Shares end higher as US-China phone call seen easing trade spat

Shares end higher as US-China phone call seen easing trade spat
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KUALA LUMPUR (May 8): The FBM KLCI closed up 5.38 points or 0.39% at 1,382.31 today with Asian equity indices on expectations of easing of US-China trade tensions following a telephone conversation between officials of both nations. Such sentiment supported world equities’ rise despite an existing US-China spat over the origin of the Covid-19 pandemic.


Across Bursa Malaysia at 5pm, 4.68 billion shares had been traded for RM2.74 billion. There were 540 gainers and 340 decliners. 


The KLCI closed up at 1,382.31 after rising to its intraday high at 1,392.23. At a glance, the KLCI started paring gains after Bursa’s afternoon break following news today on Dewan Rakyat Speaker Tan Sri Mohamad Ariff Md Yusof allowing a motion for a vote of no confidence against Prime Minister Tan Sri Muhyiddin Yassin. News reports, quoting Mohamad Ariff’s statement today, indicated that the motion was filed by former prime minister Tun Dr Mahathir Mohamad and former law minister Datuk Liew Vui Keong.


The Malaysian stock market, which resumed trading today following a holiday yesterday in conjunction with the Wesak Day holiday, could have also taken its cue from China’s unexpected April 2020 export growth numbers.


In Malaysia, banking shares were also in the spotlight following news reports that financial institutions had agreed to waive the additional interest or profit charge imposed on instalments for hire-purchase loans for the six-month moratorium period announced by the government. Banking shares are closely watched because of their significant weightage within the KLCI, according to analysts.

"Banks are a crucial component of the main market barometer – they make up 33% of the KLCI's weight based on the latest closing prices. And by our estimates, the bank components collectively account for 48% of KLCI’s FY20 (financial year 2020) earnings,” Kenanga Investment Bank Bhd analyst Koh Huat Soon wrote in a note today.

"In a move that favours borrowers over banks, the finance ministry and banks have agreed to keep loan repayments unchanged for hire purchase and Islamic fixed-rate loans after the six-month moratorium period is over, with those loans’ tenures extended by six months. The losses that banks will have to provide as a result, coupled with an earlier-than-expected 50bps OPR (50-basis point overnight policy rate) cut on May 4, have led us to not just downgrade the sector from OW ('overweight') to 'neutral'. It has also led us to shave our estimates for the KLCI's FY20 EPS (earnings per share) from 87.2 sen to 84.5 sen and for FY21 EPS from 98.2 sen to 96.6 sen. With the FY21E (estimated) EPS trimmed, our end-2020 KLCI target is reduced from 1,463 to 1,439,” Koh said.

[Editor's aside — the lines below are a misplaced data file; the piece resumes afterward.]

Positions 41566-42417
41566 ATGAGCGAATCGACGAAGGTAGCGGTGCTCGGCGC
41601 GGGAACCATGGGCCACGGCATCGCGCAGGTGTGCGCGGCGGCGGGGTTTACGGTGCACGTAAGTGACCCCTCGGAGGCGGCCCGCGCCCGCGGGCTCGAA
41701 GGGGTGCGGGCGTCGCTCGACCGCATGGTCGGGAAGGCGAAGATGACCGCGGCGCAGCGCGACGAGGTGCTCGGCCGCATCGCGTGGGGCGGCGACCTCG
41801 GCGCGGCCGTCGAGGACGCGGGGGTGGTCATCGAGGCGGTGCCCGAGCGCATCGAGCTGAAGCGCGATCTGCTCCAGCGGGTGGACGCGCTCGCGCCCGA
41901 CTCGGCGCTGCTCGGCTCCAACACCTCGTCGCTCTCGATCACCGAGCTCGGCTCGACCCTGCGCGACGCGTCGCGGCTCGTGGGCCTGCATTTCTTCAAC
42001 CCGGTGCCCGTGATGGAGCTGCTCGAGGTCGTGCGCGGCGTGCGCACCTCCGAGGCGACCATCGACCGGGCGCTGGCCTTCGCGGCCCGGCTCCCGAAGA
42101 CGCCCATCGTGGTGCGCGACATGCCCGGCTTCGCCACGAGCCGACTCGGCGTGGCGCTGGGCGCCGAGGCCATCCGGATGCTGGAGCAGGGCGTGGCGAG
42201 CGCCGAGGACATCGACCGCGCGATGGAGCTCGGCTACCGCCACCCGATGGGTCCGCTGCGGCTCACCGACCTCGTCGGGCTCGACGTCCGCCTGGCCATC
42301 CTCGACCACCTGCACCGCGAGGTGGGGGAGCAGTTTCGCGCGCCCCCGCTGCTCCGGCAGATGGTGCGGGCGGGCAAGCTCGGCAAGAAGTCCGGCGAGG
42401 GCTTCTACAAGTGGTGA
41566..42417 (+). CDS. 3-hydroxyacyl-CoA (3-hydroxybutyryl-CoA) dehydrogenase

Across Bursa today, top gainers included Petron Malaysia Refining & Marketing Bhd and Hengyuan Refining Co Bhd. 


Hengyuan’s share price closed up 27 sen or 7.34% at RM3.95. The stock was traded between RM3.74 and RM3.98 today.


Globally, it was reported that Asian shares rose today as a phone call between US and Chinese officials raised hopes that trade tensions were easing, turning the focus away from looming data expected to show the American economy lost the most jobs since the Great Depression. It was reported that Asian markets, which opened higher following gains on Wall Street overnight, got a further boost on news that US and Chinese trade representatives had held a phone call and pledged to improve the atmosphere for the implementation of the two countries' Phase 1 trade deal.

"The discussion came amid escalating tensions between the countries, exacerbated by a war of words over US criticism of China's handling of the novel coronavirus (Covid-19) outbreak,” Reuters reported.

China’s surprise export growth in April beat market forecasts. It was reported that overseas shipments in April rose 3.5% from a year earlier, marking the first positive growth since December last year, customs data showed yesterday. 

"That compared with a 15.7% drop forecast in a Reuters poll and a 6.6% plunge in March,” Reuters reported.

On Monday (May 11), Malaysian markets will be closed again in lieu of Nuzul Al-Quran, which falls on Sunday (May 10). Trading resumes on Tuesday (May 12).